- Gems by the Thousands:Hoarding Poetry in the Late Nineteenth Century
In 1867, Charles Mackay published an enormous collection: A Thousand and One Gems of English Poetry. The first edition of Laura Valentine's similarly conceived Gems of National Poetry, advertised as including 1,000 selections, appeared in 1880. In 1884, an independent American version was published: Edwin O. Chapman's A Thousand and One Gems of English and American Poetry.1 Mackay and Valentine's collections would go through many editions. In 1896, Mackay's A Thousand and One Gems was already in its twenty-third edition, and Valentine's and Chapman's anthologies were still being published in the twentieth century. These are huge collections, advertising their scale in their titles, crammed full of poems and extracts, double-columned in the case of the British anthologies, and generally caring little for white space. Mackay's introduction emphasizes the scope of his collection: "The design of the Editor or Compiler of the following volume was to present one great panoramic view of the masterpieces of English poetry" (p. iii). This article investigates the influential work of these editors, who selected, combined, and even created their own poetic gems. Although these anthologies do include many complete poems, they all feature extracts heavily. In those cases, the editor (presumably) has been at work on the original poem, recutting it, relocating it in a new setting, and, perhaps, increasing its value. I analyze the processes of these jeweler-editors, examining how they went about cutting and accumulating their poetic gems. I argue that their transformative work, particularly their tendency to divide long poems into singular, discrete gems, shaped late-nineteenthcentury ideas about poetic form.
These collections all sought to accumulate on a massive scale, as their titles make clear. And the smaller the poem-gems, the more each collection could include. As Chapman notes in his preface to A Thousand and One Gems of English and American Poetry, "[w]ith this limitation as to space, it has been [End Page 73] impossible to include long poems" (p. iii). But long poems do fill these collections, having been significantly truncated, and, often, converted from one long poem into several small ones. A single poem could thus be transformed into a handful of gems. These editors performed this work on poems across the English canon: Chapman's collection is subtitled, "from Chaucer to Tennyson." This article focuses, however, on the excerpting of poems from what we now call the "Romantic" period. The Romantic poets wrote many long poems—long poems excerpted in these anthologies—but over the course of the nineteenth century, poets like Wordsworth, Coleridge, and Keats became associated with short poems, with anthology gems like "Ode on a Grecian Urn" and "I wandered lonely as a Cloud." As I have argued elsewhere, and will argue here, that association of the Romantics with short poems depends, in part, on practices of excerpting, and the way Victorian anthologies privileged, and sometimes created, the short poems that worked best in that format.2 This is a nineteenth-century story, in which early-century poems were remade by later anthologists. In turning Romantic poems into gems, I argue, these anthologies shaped late-century poetic ideals. Though these compendious, decidedly middlebrow, collections seem to have little to do with the precious, expensively produced poetry volumes of the fin de siècle, both share the concept of the poem as gem.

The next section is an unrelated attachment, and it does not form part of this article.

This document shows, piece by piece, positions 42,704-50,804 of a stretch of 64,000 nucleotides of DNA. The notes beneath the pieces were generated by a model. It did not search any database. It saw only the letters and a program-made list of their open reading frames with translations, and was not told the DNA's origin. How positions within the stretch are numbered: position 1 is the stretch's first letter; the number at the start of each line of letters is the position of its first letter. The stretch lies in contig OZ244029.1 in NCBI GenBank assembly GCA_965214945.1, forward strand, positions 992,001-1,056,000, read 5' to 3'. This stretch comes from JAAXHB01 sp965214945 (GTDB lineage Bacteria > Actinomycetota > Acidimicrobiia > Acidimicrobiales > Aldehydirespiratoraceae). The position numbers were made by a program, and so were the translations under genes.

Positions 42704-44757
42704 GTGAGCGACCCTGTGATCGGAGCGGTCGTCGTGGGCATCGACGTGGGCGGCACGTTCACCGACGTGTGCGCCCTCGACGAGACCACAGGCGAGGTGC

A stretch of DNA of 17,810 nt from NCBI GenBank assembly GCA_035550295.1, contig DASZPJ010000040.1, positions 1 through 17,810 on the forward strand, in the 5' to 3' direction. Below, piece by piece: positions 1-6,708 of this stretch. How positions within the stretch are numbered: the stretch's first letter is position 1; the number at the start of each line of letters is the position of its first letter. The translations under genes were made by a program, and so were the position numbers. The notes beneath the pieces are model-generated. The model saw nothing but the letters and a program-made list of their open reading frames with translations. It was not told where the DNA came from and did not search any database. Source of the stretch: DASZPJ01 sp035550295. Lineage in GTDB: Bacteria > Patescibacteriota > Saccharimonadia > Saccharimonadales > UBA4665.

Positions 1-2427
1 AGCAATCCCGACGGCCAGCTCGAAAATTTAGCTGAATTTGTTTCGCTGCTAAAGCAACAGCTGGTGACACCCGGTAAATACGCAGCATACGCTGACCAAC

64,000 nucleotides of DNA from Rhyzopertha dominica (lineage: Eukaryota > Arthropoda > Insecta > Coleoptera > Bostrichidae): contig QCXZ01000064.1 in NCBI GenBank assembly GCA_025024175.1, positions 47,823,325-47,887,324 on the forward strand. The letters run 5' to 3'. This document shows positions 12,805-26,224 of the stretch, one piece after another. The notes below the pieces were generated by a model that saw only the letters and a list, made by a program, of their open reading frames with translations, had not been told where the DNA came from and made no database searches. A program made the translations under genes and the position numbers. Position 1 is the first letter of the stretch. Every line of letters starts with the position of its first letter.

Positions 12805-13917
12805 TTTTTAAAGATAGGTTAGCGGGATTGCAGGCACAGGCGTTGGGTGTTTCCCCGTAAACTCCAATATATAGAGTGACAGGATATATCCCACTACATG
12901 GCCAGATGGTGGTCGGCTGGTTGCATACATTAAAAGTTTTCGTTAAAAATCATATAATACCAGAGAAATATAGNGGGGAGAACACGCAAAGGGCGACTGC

I am interested in the way these large anthologies combine the gem metaphor with practices of poetic excerpting and in the effects of that combination. But there was nothing new about the practice of anthologizing extracts. Eighteenth-century collections—variations on the miscellany and anthology forms—were full of extracts, as their titles often advertised. Vicesimus Knox followed up his 1783 Elegant Extracts; or Useful and Entertaining Passages in Prose selected for the Improvement of scholars in Classical and Other schools with Elegant Extracts; or Useful and Entertaining Pieces of Poetry; both would go through so many editions that, as Leah Price notes, an 1816 edition of the prose extracts proudly proclaimed the "uniformity of English books, in schools" created by the ubiquity of...